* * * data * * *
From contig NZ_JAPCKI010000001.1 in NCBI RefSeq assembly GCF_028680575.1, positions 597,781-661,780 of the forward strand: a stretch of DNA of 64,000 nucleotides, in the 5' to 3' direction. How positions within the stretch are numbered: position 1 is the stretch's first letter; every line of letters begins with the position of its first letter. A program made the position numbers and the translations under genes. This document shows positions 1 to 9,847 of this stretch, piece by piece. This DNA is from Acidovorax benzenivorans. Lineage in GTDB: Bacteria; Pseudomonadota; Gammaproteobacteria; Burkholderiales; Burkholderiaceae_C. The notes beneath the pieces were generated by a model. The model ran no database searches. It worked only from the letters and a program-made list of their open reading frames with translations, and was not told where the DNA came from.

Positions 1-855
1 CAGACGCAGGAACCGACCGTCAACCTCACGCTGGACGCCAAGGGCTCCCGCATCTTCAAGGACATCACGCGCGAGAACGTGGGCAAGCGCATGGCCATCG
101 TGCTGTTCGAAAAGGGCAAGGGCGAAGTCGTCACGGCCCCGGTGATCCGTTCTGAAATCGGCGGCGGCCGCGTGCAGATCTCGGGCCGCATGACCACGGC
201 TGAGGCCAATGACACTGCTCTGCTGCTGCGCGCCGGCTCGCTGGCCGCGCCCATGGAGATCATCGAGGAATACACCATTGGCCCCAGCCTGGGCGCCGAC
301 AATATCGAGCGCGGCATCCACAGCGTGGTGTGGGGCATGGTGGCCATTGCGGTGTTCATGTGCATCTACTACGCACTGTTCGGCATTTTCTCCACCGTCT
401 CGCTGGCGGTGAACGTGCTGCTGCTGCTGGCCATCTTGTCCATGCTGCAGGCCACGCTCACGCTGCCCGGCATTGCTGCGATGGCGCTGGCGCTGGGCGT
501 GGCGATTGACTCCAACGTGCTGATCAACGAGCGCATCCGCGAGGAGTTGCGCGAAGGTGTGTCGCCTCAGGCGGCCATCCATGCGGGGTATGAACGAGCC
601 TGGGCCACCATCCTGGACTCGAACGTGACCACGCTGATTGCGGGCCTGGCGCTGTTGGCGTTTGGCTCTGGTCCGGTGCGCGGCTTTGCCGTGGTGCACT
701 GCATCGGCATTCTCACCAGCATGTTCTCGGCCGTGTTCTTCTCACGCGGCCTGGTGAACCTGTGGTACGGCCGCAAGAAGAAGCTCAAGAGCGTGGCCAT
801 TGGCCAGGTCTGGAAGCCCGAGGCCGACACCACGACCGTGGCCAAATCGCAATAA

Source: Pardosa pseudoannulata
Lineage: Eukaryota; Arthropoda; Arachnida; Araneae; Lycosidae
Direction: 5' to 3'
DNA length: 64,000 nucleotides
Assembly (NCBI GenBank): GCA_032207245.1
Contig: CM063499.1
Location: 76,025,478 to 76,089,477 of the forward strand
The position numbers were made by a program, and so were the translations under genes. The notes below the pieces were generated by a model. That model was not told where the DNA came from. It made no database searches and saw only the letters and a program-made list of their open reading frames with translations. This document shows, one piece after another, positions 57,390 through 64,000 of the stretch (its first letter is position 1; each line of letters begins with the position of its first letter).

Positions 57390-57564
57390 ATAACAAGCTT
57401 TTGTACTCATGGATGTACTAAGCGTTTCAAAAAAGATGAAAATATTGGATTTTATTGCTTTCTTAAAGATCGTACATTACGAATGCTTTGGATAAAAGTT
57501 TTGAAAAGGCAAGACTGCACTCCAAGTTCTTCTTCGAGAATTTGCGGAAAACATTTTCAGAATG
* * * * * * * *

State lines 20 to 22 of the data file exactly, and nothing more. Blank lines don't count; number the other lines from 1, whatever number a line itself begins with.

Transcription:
Positions 57390-57564
57390 ATAACAAGCTT
57401 TTGTACTCATGGATGTACTAAGCGTTTCAAAAAAGATGAAAATATTGGATTTTATTGCTTTCTTAAAGATCGTACATTACGAATGCTTTGGATAAAAGTT